Was this email forwarded to you? Sign up here.
- A judge ruled Qualcomm "strangled" competition and used its dominant position to demand excessive licensing fees, violating the law. (WSJ)
- The U.S. is considering adding Hikvision and several other Chinese tech companies to a blacklist that bars them from U.S. components or software. (Bloomberg)
- Judy Shelton, a former economic adviser to President Trump and a potential Fed nominee, said she would like to see the market play a bigger role determining U.S. interest rates. (WSJ)
- The threat of nuclear war is at its highest since World War II, a senior UN security expert said on Tuesday. (Reuters)
1 big thing: Investors buy the trade war dip
Despite warnings from economists that the U.S-China trade war could cause a global economic recession, investors have been buying rather than selling.
What's happening: Both institutional investors and hedge funds have gone bargain-hunting in the weeks since President Trump reignited the trade war by increasing tariffs on Chinese imports to 25%. Investors remain largely convinced that the public squabble between the 2 countries is bluster, and that a deal is likely sooner rather than later.
Details: Bank of America-Merrill Lynch equity analysts said Tuesday its clients "bought the dip" for the second straight week, with $2.2 billion worth of cash flows to stocks, "which may suggest optimism that a deal will be reached and global growth will continue to recover," Jill Carey Hall, an equity and quantitative strategist at BAML, wrote in a note to clients yesterday.
- To wit, the bank's data shows 85% of investors expect a deal on trade while just 10% expect further escalation. Investors' survey responses imply only a 17% probability of a recession in the next 12 months.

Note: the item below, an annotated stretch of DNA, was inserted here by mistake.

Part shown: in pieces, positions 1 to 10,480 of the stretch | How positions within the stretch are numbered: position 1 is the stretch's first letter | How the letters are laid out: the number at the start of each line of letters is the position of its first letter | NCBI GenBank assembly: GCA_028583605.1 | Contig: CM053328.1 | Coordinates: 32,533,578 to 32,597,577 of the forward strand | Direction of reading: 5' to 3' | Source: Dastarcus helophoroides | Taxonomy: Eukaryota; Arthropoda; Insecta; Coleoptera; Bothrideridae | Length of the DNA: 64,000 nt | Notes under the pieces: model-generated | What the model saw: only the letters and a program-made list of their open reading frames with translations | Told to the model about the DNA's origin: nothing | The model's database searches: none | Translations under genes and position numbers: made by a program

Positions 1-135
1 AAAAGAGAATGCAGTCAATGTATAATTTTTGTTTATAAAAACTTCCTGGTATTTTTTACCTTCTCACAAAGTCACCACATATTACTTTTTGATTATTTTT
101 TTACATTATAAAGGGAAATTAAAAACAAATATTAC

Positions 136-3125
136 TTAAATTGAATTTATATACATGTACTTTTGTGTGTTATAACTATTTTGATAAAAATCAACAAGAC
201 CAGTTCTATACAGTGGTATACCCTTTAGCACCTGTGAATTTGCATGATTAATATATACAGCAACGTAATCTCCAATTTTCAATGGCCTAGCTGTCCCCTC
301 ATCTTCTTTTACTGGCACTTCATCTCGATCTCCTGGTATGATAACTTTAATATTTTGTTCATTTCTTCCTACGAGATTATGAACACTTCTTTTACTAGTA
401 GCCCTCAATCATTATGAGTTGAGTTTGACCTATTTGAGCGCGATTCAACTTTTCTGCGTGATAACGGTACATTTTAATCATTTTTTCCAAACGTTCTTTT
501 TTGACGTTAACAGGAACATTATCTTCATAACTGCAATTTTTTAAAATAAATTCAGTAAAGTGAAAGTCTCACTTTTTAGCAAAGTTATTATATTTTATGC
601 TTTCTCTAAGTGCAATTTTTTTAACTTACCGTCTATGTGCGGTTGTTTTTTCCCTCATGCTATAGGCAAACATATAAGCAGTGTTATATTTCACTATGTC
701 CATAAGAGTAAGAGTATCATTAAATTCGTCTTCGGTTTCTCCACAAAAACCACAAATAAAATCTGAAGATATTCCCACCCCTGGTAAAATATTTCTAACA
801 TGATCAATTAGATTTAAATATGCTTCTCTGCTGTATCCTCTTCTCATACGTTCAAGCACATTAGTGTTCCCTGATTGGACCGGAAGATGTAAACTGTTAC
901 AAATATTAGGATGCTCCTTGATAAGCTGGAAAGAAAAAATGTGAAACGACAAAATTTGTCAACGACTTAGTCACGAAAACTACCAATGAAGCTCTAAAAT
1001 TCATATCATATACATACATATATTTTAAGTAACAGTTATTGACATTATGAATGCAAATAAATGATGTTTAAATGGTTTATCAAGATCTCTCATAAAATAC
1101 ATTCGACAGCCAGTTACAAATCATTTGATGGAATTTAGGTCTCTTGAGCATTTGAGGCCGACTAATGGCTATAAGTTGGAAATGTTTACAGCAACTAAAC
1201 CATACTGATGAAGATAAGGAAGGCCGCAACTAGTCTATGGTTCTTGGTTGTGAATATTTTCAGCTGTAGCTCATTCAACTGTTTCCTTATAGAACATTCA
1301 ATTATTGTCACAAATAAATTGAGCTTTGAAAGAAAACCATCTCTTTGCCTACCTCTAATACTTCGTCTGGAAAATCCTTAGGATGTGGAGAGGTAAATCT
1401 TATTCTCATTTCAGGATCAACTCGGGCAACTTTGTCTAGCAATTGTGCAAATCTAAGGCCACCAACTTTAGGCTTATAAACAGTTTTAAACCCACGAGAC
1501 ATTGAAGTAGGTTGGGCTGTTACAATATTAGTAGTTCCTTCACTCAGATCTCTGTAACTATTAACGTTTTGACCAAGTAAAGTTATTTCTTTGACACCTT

The intrigue: Even at the height of selling, when the market sank 5%, investors were not panicking. Data from Deutsche Bank found that net long positions in equity futures — which were at the top of their historic range before the selloff — have only fallen modestly and remain above average levels.
- The selloff was even weak compared to traditional pullbacks after a long stock rally, like the one the U.S. market has seen for much of 2019.
- That leaves the market "vulnerable in the near term," Deutsche Bank Research strategist Parag Thatte said in a note.
But data shows that investor confidence may be misplaced, as tariffs are already starting to make an impact. Goldman Sachs analysts note that U.S.-China trade is showing significant slowing in items hit by initial tariffs on steel and aluminum imposed by Trump in early 2018.
Even so, fund managers remain bullish and hedge funds have significantly cut back on defensive positioning, Masanari Takada, a quantitative strategist at Nomura, said in a note to clients.
- "It would appear that the majority of hedge funds do not expect another sharp rise in volatility, and that they have concluded that the correction has run its course."
Bonus: The market's tailwinds
Stock buyers have a number of reasons to be bullish beyond an inured belief that Trump is a studio gangster.
- Fed funds futures prices show investors see a 66% chance the central bank will cut U.S. interest rates at least once by December, with chances of a rate cut at its June meeting recently rising above 10%.
- U.S. companies also are increasing stock buybacks, with BAML's data showing corporate clients bought 23% more of their own shares than at the same time in 2018, which was a record high year for buybacks. The week's buyback buying totaled the 8th largest increase in the bank's data history.
- On China's side, economists expect the People's Bank of China and its politburo to approve more stimulus to help buoy the economy. MSCI's Asia Pacific Index posted its first back-to-back gain in a month Tuesday, led by a more than 1% rally in China.